Kernel

The kernel of a linear transformation t : V \mapsto W is the set of vectors from V that map to the zero vector: Ker(t) = \{ \vec{v} \in V \mid t(\vec{v}) = \vec{0} \} . Notice that if Ker(t) = \{ \vec{0} \} , then t is an injective function.

Image Space

The image space of a linear transformation t : V \mapsto W , denoted Im(t) is the range of t , which is the set of vectors from W that the function can produce. Notice that if Im(t) = W , then t is a surjective function.

Matrix Representation

If we have a linear transformation f : V \mapsto W and a basis B_v for V and a basis B_w for W , then we can express f as a matrix M_{f} such that applying the transformation to a vector is equivalent to multiplying the matrix with the vector: given \vec{v} \in V and \vec{w} \in W , then f(\vec{v}) = \vec{w} \iff M_{f} \vec{v} = \vec{w} . Notice the matrix is not the linear transformation, but a representation of the linear transformation with respect to certain bases.

Any linear transformation that maps an n dimensional vector space to a m dimensional vector space can be represented as an m \times n matrix.

Matrix M_f “takes” a vector in basis B_v and outputs a vector in basis B_w , so its sometimes more explicitly denoted as {}_{B_w}[M_f]_{B_v} , writing the input basis at the right, and the output basis at the left.

Correspondences between linear transformations and their matrix representations, given \vec{v} , f , s , M_f , and M_s :

In order to find the matrix representation with respect to a basis of a linear transformation, apply the linear transformation to all the vectors in the chosen basis and use the results as columns of the matrix representation.

For example, consider \mathbb{R}^3 , basis \{ (0, 0, 1), (0, 1, 0), (1, 0, 0) \} , and a linear transformation f((x, y, z)) = (x, y, 0) . Then M_f = \begin{bmatrix}0 & 0 & 1 \\ 0 & 1 & 0 \\ 0 & 0 & 0\end{bmatrix} as f((0, 0, 1)) = (0, 0, 0) , f((0, 1, 0)) = (0, 1, 0) , and f((1, 0, 0)) = (1, 0, 0) .

We can express a matrix transformation in terms of different bases by surrounding it with the corresponding identity transformation matrices. For example, given {}_{B_v}[M_f]_{B_v} , then {}_{B_w}[M_f]_{B_w} = {}_{B_w}[\unicode{x1D7D9}]_{B_v} {}_{B_v}[M_f]_{B_v} {}_{B_v}[\unicode{x1D7D9}]_{B_w} , which basically means that we transform the input matrix to the original’s transformation basis, apply the linear transformation, and then change to the new basis again.

Inverse

A linear transformation f : V \mapsto W is invertible if its either injective, which implies Ker(f) = \{ \vec{0} \} , or surjective, which implies Im(t) = W . It is also invertible if \exists f^{-1} \bullet \forall \vec{v} \bullet f^{-1}(f(\vec{v})) = \vec{v} . If such linear transformation is invertible, then its matrix representation M_f is invertible as well, and viceversa.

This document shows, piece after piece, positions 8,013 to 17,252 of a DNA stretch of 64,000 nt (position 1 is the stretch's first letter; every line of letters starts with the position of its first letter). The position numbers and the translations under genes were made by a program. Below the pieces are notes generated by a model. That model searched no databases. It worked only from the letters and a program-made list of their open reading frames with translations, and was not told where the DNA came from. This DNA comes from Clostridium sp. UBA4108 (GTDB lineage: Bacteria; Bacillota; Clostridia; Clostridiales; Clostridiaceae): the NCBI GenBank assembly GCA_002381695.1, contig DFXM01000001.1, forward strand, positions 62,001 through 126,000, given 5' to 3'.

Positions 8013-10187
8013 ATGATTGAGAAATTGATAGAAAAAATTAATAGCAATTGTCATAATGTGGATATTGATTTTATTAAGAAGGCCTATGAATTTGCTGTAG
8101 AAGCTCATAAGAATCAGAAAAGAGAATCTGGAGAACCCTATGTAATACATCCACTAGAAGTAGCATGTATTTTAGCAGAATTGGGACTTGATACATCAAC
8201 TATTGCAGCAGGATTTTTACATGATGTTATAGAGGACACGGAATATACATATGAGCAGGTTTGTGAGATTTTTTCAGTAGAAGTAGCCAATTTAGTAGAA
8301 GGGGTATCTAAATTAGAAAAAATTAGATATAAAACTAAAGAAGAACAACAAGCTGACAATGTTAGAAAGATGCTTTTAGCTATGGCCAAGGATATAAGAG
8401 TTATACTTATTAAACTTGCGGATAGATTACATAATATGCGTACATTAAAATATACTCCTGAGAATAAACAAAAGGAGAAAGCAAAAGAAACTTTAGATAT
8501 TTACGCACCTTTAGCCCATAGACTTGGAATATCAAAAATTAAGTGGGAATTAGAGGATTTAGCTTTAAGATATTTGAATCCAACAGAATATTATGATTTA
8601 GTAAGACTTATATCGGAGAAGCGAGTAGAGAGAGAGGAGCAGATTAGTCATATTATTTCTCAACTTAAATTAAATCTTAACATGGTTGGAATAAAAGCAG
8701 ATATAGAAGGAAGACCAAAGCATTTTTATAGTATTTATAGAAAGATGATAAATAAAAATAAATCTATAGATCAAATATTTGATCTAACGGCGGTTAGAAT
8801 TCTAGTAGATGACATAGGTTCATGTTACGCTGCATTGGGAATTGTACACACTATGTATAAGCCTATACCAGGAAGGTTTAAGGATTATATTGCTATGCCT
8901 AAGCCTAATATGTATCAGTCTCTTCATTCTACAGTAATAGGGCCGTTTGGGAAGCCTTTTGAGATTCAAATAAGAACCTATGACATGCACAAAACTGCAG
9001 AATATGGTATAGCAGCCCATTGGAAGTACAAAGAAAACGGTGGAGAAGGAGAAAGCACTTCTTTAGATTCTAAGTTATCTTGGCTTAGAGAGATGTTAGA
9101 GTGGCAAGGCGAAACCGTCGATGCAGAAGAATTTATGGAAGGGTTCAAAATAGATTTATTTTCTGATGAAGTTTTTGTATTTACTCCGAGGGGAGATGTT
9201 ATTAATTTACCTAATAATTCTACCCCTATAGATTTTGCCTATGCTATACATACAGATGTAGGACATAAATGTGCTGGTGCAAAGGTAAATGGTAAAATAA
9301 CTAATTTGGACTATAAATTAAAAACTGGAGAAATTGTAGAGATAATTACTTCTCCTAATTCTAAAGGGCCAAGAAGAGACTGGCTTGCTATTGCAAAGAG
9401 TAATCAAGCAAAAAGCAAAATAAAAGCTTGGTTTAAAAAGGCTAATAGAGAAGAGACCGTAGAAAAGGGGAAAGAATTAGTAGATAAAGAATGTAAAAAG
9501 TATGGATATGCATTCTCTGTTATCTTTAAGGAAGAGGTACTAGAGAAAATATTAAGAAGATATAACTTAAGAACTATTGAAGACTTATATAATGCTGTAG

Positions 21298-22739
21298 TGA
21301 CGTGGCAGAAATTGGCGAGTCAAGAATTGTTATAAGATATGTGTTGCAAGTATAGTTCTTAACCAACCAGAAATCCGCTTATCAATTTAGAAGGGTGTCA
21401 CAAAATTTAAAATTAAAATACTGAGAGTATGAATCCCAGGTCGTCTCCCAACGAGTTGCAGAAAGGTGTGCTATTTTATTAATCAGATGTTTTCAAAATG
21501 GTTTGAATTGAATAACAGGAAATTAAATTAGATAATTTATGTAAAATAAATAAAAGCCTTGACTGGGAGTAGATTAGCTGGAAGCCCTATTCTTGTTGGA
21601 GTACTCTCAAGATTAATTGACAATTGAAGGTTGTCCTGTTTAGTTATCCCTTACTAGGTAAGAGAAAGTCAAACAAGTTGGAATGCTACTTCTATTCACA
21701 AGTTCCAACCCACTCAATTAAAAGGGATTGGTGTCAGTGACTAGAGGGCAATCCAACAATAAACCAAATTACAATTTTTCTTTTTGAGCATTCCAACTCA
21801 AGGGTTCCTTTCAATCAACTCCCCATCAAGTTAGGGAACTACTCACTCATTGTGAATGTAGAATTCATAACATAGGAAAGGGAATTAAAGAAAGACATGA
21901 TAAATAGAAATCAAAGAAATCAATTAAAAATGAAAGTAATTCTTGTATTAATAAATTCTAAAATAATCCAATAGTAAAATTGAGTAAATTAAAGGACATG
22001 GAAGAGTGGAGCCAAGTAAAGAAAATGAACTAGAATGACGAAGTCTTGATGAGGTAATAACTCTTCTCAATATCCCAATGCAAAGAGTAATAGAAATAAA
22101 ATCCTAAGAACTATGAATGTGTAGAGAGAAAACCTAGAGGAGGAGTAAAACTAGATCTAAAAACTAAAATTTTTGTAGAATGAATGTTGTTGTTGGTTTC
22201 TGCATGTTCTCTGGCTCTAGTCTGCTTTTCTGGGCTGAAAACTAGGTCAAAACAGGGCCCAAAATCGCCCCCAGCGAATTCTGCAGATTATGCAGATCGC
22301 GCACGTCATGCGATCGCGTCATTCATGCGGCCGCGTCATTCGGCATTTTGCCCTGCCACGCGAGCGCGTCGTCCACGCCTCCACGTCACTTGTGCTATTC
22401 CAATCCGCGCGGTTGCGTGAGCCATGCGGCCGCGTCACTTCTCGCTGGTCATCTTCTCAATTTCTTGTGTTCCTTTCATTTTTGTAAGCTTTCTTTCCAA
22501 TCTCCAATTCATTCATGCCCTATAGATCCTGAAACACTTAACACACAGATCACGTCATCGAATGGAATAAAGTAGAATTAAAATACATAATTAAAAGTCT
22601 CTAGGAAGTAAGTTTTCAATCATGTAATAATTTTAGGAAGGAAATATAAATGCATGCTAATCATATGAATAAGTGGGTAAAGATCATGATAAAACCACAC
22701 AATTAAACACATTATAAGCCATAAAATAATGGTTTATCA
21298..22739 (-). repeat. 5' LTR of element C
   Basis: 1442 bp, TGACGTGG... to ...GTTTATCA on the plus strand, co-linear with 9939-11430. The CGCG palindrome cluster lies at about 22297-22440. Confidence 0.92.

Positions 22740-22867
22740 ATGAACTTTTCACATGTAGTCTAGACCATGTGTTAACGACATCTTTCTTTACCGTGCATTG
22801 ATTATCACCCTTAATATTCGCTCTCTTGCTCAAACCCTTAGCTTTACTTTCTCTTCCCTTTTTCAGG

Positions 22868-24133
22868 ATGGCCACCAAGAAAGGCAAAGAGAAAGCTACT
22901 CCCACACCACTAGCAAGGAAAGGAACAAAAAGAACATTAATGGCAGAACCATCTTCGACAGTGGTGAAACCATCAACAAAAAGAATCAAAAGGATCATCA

Given linear transformation f and its matrix representation M_f in terms of a certain basis, then M_f^{-1} corresponds to f^{-1} . Notice that given vector \vec{v} , if M_f^{-1} is invertible, then M_f^{-1} M_f \vec{v} = \vec{v} .

Affine Transformations

An affine transformation is a function q : V \mapsto W that maps vector spaces, which is a combination of a linear transformation t and a translation by a fixed vector \vec{b} : q(\vec{x}) = t(\vec{x}) + \vec{b} , or given the matrix representation M_t , q(\vec{x}) = M_t \vec{x} + \vec{b} .

Systems of Linear Equations

Using RREFs

We can solve a system of n linear equations given m terms by constructing an n \times m + 1 matrix where the last column correspond to the constants at the right of the equal sign and computing its RREF. The last column of the RREF contains the solutions for each corresponding pivot term.

The system of equations has no solutions if the contructed matrix is not linearly independent, in which case its RREF contains zero coefficients with a potentially non-zero constant at the end.

For example, consider 1x + 2y = 5 and 3x + 9y = 21 . The resulting matrix is \begin{bmatrix}1 & 2 & 5 \\ 3 & 9 & 21\end{bmatrix} . Then, rref(\begin{bmatrix}1 & 2 & 5 \\ 3 & 9 & 21\end{bmatrix}) = \begin{bmatrix}1 & 0 & 1 \\ 0 & 1 & 2\end{bmatrix} , so the solution set is x = 1 and y = 2 .

Using Inverses

We can solve a system of n linear equations given m terms by expressing it as a matrix equation A\vec{x} = \vec{b} of an n square (otherwise there is no inverse) matrix A containing the coefficients multiplied by an n vector \vec{x} containing the terms, all equal to an n vector \vec{b} containing the right-hand side constants. Using the inverse of A , we can re-express A\vec{x} = \vec{b} as A^{-1} A \vec{x} = A^{-1} \vec{b} , which in turn equals \vec{x} = A^{-1} \vec{b} as A^{-1} A = \unicode{x